Men for Missions - Your Life Changing Journey
Men for Missions - Your Life Changing Journey
Men for Missions - Your Life Changing Journey

Mita's Story

By Janie Glace

Mita, Janie Glace, and Kathy Kesler.

Mita, Janie Glace, and Kathy Kesler.

On each MFM trip to Haiti that my husband, Bill, and I have helped build homes in Bon Repos, one lady’s life has become more visible to me each time. Her name is Mita.

The first time I met her was by accident. I heard some of the ladies in the area were having a Dorcas meeting in one of the finished houses. I quietly slipped into the small living room where about 10 ladies were seated, some on benches and some on the cement floor.

The doors were open for ventilation. Although, I couldn’t understand all the Creole spoken, several ladies took turns sharing, one of whom was Mita.

Mita, Janie Glace, and Mita’s family.

Mita, Janie Glace, and Mita’s family.

She was very thin and frail appearing, but it was clearly evident that she was a leader, and her faith was strong. 

On another trip to the area, several ladies and I assisted Mita and her oldest daughter wash their family clothes. They had carried water from a nearby well to fill separate containers for washing and rinsing.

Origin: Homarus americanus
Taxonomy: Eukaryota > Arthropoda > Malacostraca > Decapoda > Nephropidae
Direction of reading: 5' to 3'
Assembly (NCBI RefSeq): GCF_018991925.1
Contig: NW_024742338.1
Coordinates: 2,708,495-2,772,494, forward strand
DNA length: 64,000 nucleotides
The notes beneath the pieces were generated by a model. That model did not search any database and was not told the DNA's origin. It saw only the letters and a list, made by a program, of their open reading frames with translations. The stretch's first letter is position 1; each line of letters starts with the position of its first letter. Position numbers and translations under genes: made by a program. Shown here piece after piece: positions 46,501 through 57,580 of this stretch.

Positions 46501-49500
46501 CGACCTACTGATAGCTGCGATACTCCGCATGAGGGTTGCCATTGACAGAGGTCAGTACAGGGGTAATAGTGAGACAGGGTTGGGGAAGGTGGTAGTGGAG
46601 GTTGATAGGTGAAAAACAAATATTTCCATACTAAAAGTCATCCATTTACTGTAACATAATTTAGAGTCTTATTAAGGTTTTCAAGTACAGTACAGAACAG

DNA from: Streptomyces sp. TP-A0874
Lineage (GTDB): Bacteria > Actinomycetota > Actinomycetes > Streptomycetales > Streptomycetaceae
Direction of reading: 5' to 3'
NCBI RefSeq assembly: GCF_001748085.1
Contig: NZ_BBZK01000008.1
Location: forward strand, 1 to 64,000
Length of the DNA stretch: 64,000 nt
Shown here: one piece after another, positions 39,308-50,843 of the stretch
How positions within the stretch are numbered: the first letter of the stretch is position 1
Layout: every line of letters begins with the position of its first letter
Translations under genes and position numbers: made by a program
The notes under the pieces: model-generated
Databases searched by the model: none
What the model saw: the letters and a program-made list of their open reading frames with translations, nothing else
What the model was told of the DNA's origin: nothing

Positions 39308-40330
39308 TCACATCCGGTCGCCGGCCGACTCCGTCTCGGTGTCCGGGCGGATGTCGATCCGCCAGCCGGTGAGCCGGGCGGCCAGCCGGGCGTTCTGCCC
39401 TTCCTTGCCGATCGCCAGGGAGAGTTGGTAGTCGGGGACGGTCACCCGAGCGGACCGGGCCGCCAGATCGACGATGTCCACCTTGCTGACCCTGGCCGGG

We watched as Mita’s daughter took a long, slender stick of soap and sliced tiny slivers with a knife into the wash pan full of water. I wondered why she was doing this instead of using the stick of soap.

Jessica Kleveland and Morgan Herrmann practice Haitian-style laundry.

Jessica Kleveland and Morgan Herrmann practice Haitian-style laundry.

My question was answered when she formed the tiny soaked pieces into a large ball. Then, she showed us how to use the ball to scrub each shirt collar and sleeve using wrist motions up her arm. It was quite a technique, and no wonder their clothes are so clean! After the pan was full of soaped clothes, we rinsed them in two other containers filled with fresh water.

As we sat on the ground or porch working, we had a great time talking together. It was then Mita smiled, looked at me, and said, “You have a machine.” Meekly, I smiled back and only answered, “Yes.” I didn’t want to tell her I had a dryer. She only had two clothes lines with no clothespins. When she ran out of line, articles were draped over the cement wall or hung on nails protruding from the wall. Underwear pieces were carefully tied over the line so they wouldn’t blow off.

We asked our truck driver to take us to the nearest market to buy clothespins and clothes lines for Mita and other families. It was a wonderful time together!

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